- providing an insertion device having a housing with a sleeve and a plunger manually displaceable within said sleeve in a longitudinal direction, said plunger having a distal tip for advancing said intraocular lens and having a proximal end arranged outside of the sleeve for manually advancing said plunger, said device further comprising a spring, a first stop stationary with said plunger and a second stop longitudinally displaceable relative to said plunger, wherein said spring is pre-biased between said first and second stop in a fully retracted position of said plunger, wherein said second stop is stationary with said plunger when said plunger is displaced from said fully retracted position to a partially retracted position, said spring thus exerting no biasing force between said housing and said plunger, and wherein said second stop is stationary with said housing when said plunger is advanced in a distal direction beyond said partially retracted position, thus elastically deforming said spring along said longitudinal direction between said first and second stop;
- manually retracting said plunger into a substantially fully retracted position;
- providing said intraocular lens to said insertion device (e.g., by providing a cartridge containing the lens, or by inserting the lens directly into the suitably designed injector);
- manually advancing said plunger by pressing with a finger, in particular, a thumb, on said proximal end of said plunger, without action of said biasing force of said pre-biased spring into a partially retracted position, thereby advancing said intraocular lens by action of said plunger tip into a nozzle portion connected to said insertion device (where said nozzle portion may, e.g., be formed on a cartridge or on the injector housing itself);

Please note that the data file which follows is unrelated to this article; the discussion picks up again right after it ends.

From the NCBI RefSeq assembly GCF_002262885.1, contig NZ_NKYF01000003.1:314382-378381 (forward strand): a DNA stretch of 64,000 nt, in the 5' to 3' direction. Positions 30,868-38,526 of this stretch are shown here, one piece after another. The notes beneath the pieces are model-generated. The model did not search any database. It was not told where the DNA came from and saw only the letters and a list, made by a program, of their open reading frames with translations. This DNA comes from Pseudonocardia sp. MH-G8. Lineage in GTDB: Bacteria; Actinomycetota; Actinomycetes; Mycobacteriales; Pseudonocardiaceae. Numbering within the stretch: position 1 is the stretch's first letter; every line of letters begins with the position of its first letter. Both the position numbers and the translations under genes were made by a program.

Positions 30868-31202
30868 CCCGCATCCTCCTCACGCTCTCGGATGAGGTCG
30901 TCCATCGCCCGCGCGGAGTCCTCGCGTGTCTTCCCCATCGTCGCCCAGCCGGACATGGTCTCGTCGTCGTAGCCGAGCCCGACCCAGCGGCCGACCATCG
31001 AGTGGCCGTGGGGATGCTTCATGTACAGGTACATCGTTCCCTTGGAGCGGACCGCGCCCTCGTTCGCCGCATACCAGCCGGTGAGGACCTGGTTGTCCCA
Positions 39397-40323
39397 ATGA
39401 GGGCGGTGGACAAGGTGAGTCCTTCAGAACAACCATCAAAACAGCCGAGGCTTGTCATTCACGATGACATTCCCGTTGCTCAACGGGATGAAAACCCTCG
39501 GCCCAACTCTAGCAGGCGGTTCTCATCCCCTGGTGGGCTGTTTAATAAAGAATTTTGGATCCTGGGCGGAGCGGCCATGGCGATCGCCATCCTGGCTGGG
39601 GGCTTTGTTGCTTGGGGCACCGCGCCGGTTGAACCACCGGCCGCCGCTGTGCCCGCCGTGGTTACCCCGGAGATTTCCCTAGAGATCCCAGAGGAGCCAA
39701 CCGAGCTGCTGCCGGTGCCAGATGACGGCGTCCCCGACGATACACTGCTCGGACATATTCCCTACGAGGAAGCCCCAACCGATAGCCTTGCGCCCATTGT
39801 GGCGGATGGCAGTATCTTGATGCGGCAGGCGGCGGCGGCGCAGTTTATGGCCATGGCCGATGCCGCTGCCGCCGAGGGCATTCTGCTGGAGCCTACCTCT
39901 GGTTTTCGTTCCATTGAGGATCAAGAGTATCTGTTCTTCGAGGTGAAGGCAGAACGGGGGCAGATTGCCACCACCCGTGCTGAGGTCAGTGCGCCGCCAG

- further advancing said plunger by pressing with the same finger against the action of said biasing force of said pre-biased spring, thereby ejecting said intraocular lens from said nozzle portion.
By providing a biasing force of a pre-biased spring only in the last phase of advancing the plunger when the lens normally is about to leave the device, the surgeon can better determine when that last phase begins, and particularly good control in this last phase is possible. In such a device and method, the spring may be disposed within the plunger, but it is also possible to provide the spring in other locations, e.g., around the plunger within or outside of the housing. The spring is preferably deformed by compression; however, it is also envisaged that the spring is tensioned instead. In the case of a spring that is compressed, pre-bias may be achieved by limiting displacement of the second stop relative to the plunger away from the first stop such that the spring always remains biased. If the spring is instead tensioned, pre-bias may be achieved by limiting movement of the second stop towards the first stop. The second stop will preferably become stationary with the housing by abutting to a retaining element fixedly connected with the housing (e.g., an end cap or some protrusion) when the plunger is displaced beyond the predetermined partially retracted position. The second stop and the corresponding retaining element may be arranged inside or outside of the housing.